Key Safety Systems, Inc. v. AIG Specialty Insurance Company
ORDER denying #13 Motion for Summary Judgment; granting #14 Motion for Summary Judgment. Signed by District Judge Arthur J. Tarnow. (MLan)
UNITED STATES DISTRICT COURT
EASTERN DISTRICT OF MICHIGAN
KEY SAFETY SYSTEMS, INC.,
Case No. 16-11974
SENIOR U.S. DISTRICT JUDGE
ARTHUR J. TARNOW
AIG SPECIALTY INSURANCE
U.S. MAGISTRATE JUDGE
MONA K. MAJZOUB
ORDER GRANTING DEFENDANT’S MOTION FOR SUMMARY JUDGMENT ;
DENYING PLAINTIFF’S MOTION FOR SUMMARY JUDGMENT 
Plaintiff filed a complaint on June 1, 2016, claiming breach of contract,
alleging that it is due $306,808.46 in post-judgment interest under the Defendant’s
insurance policy. Plaintiff and Defendant filed cross Motions for Summary
Judgment [13; 14] on January 20, 2017. Responses [16; 17] were filed on February
21, 2017 and replies [18; 19] were filed on March 7, 2017. A hearing was held on
these Motions before the Court on July 13, 2017. For the reasons stated below,
Defendant’s Motion for Summary Judgment  is GRANTED and Plaintiff’s
Motion for Summary Judgment  is DENIED.
The parties have stipulated to the following undisputed facts for the purposes
of the pending Motions for Summary Judgment:
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1. AIG Specialty issued a commercial excess liability policy to KSS
bearing policy number 8124373 for the policy period September 1, 2009 to
September 1, 2010 (the “Policy”).
2. The Policy is excess of a self-insured retention of $2,000,000 per
occurrence, subject to all related terms in the Policy.
3. On September 21, 2009, KSS was sued in Georgia state court in a
products liability action entitled Estate of Penny Bruner v. Key Safety
Systems, Inc., et al., case number 09C-16647-5, Gwinnett County, State of
Georgia (the“Underlying Action”).
4. The duty to defend is not at issue in this case.
5. Operating under its $2,000,000 self-insured retention, KSS hired counsel
to defend it in the Underlying Action.
6. Operating under its $2,000,000 self-insured retention, KSS elected to try
the Underlying Action to a jury.
7. On November 23, 2013, the jury in the Underlying Action returned a
verdict in favor of the underlying plaintiff in the amount of $4,639,416 and
apportioned 80% liability against KSS. Thereafter, the Court entered a
Judgment against KSS in the Underlying Action in the amount of
8. Operating under its $2,000,000 self-insured retention, KSS paid all fees
and costs incurred in its defense of the Underlying Action through the
conclusion of the jury trial.
9. KSS elected to appeal the Judgment entered against it in the Underlying
10. Although KSS’s self-insured retention had not yet been exhausted, AIG
Specialty paid 50% of KSS’s defense fees and costs incurred to appeal the
Judgment. KSS paid the remaining 50%.
11. On November 19, 2015, the Court of Appeals of Georgia affirmed the
Judgment against KSS.
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12. KSS filed a petition for certiorari with the Georgia Supreme Court
seeking review of the decision of the Court of Appeals of Georgia, which
petition was denied on April 4, 2016.
13. Following the Georgia Supreme Court’s denial of the petition for
certiorari, KSS demanded that AIG Specialty pay all amounts owed by KSS
under the Judgment – including all post-judgment interest – in excess of the
$2,000,000 self-insured retention under the Policy.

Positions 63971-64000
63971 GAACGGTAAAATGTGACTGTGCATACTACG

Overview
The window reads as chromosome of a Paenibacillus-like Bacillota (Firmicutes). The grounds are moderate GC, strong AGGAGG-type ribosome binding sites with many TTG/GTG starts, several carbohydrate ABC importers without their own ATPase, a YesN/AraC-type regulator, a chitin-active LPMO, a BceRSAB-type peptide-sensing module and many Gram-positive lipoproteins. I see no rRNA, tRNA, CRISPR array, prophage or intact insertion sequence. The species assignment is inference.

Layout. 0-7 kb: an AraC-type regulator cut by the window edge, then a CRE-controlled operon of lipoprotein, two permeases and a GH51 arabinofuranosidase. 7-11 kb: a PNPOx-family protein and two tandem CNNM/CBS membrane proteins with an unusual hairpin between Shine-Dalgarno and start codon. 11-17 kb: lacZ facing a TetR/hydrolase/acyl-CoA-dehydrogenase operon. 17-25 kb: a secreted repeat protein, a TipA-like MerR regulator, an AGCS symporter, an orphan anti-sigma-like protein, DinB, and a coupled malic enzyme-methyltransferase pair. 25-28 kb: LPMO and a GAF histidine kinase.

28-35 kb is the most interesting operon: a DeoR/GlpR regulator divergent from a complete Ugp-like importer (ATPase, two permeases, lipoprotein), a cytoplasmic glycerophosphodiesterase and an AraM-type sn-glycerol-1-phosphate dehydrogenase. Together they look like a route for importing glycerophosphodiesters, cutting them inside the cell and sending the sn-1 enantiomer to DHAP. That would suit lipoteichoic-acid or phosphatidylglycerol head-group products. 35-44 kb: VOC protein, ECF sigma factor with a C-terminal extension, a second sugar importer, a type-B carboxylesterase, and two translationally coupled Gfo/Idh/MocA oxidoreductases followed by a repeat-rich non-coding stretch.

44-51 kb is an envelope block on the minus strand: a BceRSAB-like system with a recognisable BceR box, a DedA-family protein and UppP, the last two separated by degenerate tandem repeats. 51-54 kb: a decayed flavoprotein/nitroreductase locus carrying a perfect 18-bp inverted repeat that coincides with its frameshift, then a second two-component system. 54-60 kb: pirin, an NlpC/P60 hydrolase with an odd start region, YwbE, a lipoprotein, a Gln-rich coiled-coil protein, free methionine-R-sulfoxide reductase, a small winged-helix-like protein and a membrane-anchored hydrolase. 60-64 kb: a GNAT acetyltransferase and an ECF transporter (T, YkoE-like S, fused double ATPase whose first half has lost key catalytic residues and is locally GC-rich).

14. In response, AIG Specialty denied that it owed any interest attributable
to KSS’s $2,000,000 self-insured retention.
15. On May 23, 2016, a Satisfaction of Judgment was filed with the trial
court in the Underlying Action evidencing that the Judgment against KSS in
the amount of $3,711,532.80, plus interest in the amount of $586,183.82,
plus court costs in the amount of $2,517.40, had been paid.
16. KSS paid $2,306,808.46 of the Judgment against it, subject to a
reservation of rights. This amount was comprised of KSS’s $2,000,000 selfinsured retention under the Policy, plus the interest owed on that $2,000,000
self-insured retention, in the amount of $306,808.46.
17. AIG Specialty paid the balance of the Judgment entered against KSS.
STANDARD OF REVIEW
Summary judgment is appropriate “if the pleadings, depositions, answers to
interrogatories, and admissions on file, together with the affidavits, if any, show
that there is no genuine issue as to any material fact and that the moving party is
entitled to a judgment as a matter of law.” FED. R. CIV. P. 56(c). The moving party
has the burden of establishing that there are no genuine issues of material fact,
which may be accomplished by demonstrating that the nonmoving party lacks
evidence to support an essential element of its case. Celotex Corp. v. Catrett, 477
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U.S. 317, 322 (1986). The Court must construe the evidence and all reasonable
inferences drawn therefrom in the light most favorable to the nonmoving party.
Matsushita Elec. Indus. Co., Ltd. v. Zenith Radio Corp., 475 U.S. 574, 587 (1986).
A genuine issue for trial exists if “the evidence is such that a reasonable jury could
return a verdict for the nonmoving party.” Anderson v. Liberty Lobby, Inc., 477
U.S. 242, 248 (1986).
The insuring agreement portion of the policy provides, in relevant part, that:
A. We will pay on behalf of the Insured those sums in excess of the
Self-Insured Retention that the Insured becomes legally obligated to
pay as damages by reason of liability imposed by law because of
Bodily Injury, Property Damage, or Personal Injury and Advertising
Injury to which this insurance applies or because of Bodily Injury or
Property Damage to which this insurance applies assumed by the
Insured under an Insured Contract.
The amount we will pay for damages is limited as described in
[12-1 at Section I, ¶A].
Endorsement 6 states that the self-insured retention limit is $2,000,000 for
each occurrence for the products liability coverage provided in the policy. It further
states that Defense costs are in addition to the limit and do not erode the limit. [121 at Pg ID 118]. Section IV details the limits of the policy as follows: